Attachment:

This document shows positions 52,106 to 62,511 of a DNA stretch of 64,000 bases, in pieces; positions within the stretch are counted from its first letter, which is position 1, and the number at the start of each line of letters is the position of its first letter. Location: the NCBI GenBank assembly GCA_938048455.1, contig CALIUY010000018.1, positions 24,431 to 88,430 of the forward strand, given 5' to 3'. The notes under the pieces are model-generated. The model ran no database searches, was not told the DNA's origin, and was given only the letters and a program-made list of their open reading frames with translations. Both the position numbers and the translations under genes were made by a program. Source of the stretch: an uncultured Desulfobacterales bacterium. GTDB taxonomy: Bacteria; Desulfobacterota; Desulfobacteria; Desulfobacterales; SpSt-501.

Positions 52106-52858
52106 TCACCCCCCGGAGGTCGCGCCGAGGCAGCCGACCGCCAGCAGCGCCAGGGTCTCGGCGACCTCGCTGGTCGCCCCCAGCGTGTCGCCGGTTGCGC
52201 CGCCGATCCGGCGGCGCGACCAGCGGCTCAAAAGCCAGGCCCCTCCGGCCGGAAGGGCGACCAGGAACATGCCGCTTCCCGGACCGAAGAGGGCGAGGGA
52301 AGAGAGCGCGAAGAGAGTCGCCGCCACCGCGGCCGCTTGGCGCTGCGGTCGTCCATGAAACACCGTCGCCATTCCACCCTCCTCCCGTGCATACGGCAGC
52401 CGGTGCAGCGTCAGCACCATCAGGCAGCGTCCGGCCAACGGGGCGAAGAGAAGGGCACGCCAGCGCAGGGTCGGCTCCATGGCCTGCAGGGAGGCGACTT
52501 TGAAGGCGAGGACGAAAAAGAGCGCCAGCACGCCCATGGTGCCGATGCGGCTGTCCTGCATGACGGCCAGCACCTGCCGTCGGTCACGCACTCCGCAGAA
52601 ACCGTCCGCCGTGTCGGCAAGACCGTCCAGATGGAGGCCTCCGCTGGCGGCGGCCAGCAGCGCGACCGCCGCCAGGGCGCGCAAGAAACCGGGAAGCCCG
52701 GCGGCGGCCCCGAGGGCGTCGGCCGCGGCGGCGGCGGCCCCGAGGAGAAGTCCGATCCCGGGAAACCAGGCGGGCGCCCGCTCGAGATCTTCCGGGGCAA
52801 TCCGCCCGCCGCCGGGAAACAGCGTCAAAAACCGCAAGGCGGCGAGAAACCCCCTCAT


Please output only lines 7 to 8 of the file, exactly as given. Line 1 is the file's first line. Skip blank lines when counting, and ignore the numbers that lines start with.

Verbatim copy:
52501 TGAAGGCGAGGACGAAAAAGAGCGCCAGCACGCCCATGGTGCCGATGCGGCTGTCCTGCATGACGGCCAGCACCTGCCGTCGGTCACGCACTCCGCAGAA
52601 ACCGTCCGCCGTGTCGGCAAGACCGTCCAGATGGAGGCCTCCGCTGGCGGCGGCCAGCAGCGCGACCGCCGCCAGGGCGCGCAAGAAACCGGGAAGCCCG